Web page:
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  #221  
Old 04-01-2016, 11:31 PM
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Myths about Margaret of Anjou
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Old 04-03-2016, 03:13 AM
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What did the Plantagenets ever do for us? Apart from give us our laws, our language and save us from the French!* | Daily Mail Online
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  #223  
Old 04-09-2016, 07:22 AM
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Henry V and Katherine de Valois

Westminster Abbey » Henry V and Katherine de Valois
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February 12th, 1517 -Death of Catherine Ier, Queen of Navarre
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Old 04-09-2016, 03:01 PM
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Kings and Queens in profile: Edward IV

Edward IV: facts about his life, death and reign | Kings and Queens in profile | History Extra
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February 12th, 1517 -Death of Catherine Ier, Queen of Navarre
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  #225  
Old 07-07-2016, 02:56 PM
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King Edward I: Man of principle or grasping opportunist?

Edward I: Man of principle or grasping opportunist? | History Extra
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February 12th, 1517 -Death of Catherine Ier, Queen of Navarre
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Old 07-07-2016, 11:27 PM
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King Edward I gained control over Wales
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Old 07-28-2016, 11:23 PM
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One of King Edward IV's priorities in his early years on the throne was to repay the debts owed by the Crown to the merchants and Italian banks. By the end of his reign he had repaid debts totaling 97,000 pounds.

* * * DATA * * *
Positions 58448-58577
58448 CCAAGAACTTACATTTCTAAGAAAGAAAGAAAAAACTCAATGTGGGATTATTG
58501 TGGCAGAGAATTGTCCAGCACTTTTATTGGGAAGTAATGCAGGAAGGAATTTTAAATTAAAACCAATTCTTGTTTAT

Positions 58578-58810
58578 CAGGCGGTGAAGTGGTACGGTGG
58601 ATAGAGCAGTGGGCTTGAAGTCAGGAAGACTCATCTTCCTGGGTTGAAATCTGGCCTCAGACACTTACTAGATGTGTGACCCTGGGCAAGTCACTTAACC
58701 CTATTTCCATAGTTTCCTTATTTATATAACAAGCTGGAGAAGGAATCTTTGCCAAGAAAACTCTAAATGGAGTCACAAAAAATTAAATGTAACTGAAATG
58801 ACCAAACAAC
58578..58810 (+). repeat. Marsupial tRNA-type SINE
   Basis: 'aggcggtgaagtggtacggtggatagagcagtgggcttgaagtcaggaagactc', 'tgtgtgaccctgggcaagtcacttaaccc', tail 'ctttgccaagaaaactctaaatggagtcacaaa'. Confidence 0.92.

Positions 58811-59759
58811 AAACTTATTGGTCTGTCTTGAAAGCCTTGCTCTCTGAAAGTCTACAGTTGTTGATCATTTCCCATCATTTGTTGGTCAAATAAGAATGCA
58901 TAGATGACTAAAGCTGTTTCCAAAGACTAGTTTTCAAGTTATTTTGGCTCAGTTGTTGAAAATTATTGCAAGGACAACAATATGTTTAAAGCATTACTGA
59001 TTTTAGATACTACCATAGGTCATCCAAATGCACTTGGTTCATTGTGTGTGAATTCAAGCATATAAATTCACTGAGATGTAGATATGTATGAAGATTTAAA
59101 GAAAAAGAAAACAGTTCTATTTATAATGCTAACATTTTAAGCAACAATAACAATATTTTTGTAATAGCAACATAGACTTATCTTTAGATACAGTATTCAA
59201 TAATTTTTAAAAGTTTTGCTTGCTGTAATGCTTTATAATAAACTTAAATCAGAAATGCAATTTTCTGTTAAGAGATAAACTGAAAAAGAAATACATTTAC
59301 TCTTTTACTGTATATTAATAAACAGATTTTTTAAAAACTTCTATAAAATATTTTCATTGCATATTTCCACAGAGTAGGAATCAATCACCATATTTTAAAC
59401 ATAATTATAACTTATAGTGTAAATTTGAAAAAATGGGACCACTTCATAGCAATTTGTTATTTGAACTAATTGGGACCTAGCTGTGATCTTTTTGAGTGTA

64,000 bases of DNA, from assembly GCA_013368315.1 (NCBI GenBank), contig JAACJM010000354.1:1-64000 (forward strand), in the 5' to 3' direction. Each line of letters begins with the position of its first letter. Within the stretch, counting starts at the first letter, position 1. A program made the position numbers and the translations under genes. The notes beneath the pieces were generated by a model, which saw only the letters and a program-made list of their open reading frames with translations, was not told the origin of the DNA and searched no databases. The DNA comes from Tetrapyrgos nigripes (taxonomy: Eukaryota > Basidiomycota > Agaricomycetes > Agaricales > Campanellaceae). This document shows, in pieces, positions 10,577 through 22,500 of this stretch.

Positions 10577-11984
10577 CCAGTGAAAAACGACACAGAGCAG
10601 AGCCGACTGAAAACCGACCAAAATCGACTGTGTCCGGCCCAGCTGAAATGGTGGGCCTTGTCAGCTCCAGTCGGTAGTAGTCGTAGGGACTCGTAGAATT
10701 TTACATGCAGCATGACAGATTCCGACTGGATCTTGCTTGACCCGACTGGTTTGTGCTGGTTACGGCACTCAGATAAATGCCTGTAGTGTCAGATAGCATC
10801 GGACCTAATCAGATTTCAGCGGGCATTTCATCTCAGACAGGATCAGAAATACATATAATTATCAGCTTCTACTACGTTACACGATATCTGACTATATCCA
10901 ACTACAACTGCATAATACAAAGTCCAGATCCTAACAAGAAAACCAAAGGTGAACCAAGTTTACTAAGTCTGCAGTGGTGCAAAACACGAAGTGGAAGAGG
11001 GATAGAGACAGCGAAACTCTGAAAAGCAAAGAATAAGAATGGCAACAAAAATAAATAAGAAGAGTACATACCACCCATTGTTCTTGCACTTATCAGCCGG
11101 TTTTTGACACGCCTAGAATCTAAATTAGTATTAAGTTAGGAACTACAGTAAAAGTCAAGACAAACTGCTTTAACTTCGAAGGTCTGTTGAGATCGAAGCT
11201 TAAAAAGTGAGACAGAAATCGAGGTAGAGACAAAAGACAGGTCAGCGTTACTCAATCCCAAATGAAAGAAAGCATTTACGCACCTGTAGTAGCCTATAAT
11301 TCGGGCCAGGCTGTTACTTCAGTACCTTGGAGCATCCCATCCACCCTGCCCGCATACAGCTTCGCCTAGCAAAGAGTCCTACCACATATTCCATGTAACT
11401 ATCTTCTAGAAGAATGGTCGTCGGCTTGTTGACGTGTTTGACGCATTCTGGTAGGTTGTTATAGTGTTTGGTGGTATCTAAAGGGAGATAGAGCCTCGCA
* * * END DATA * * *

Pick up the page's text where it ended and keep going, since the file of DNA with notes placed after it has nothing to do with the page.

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Old 08-20-2016, 11:04 PM
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On October 16, 1460 Prince Edward, Duke of York (future King Edward IV) formally claimed the crown of England by right of inheritance. He then submitted to the Lords in Parliament a genealogy showing his descent from King Henry III.
Why had Edward not put forward his claim before?
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Old 08-20-2016, 11:09 PM
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The country had a King who was accepted as the son of the previous king. Any claim by someone else was going to open a can of worms over basically arguing that Henry IV had usurped the throne in 1399. While Henry VI appeared to be in control there was no point but when he went a bit strange it seemed a good idea - to get rid of an unsatisfactory king.

Edward didn't see a reason for making his claim until it was clear that Henry wasn't up to the job particularly as this claim sets off the most ferocious part f the Wars of the Roses.
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Old 08-21-2016, 12:10 AM
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Originally Posted by CyrilVladisla View Post
On October 16, 1460 Prince Edward, Duke of York (future King Edward IV) formally claimed the crown of England by right of inheritance. He then submitted to the Lords in Parliament a genealogy showing his descent from King Henry III.
Why had Edward not put forward his claim before?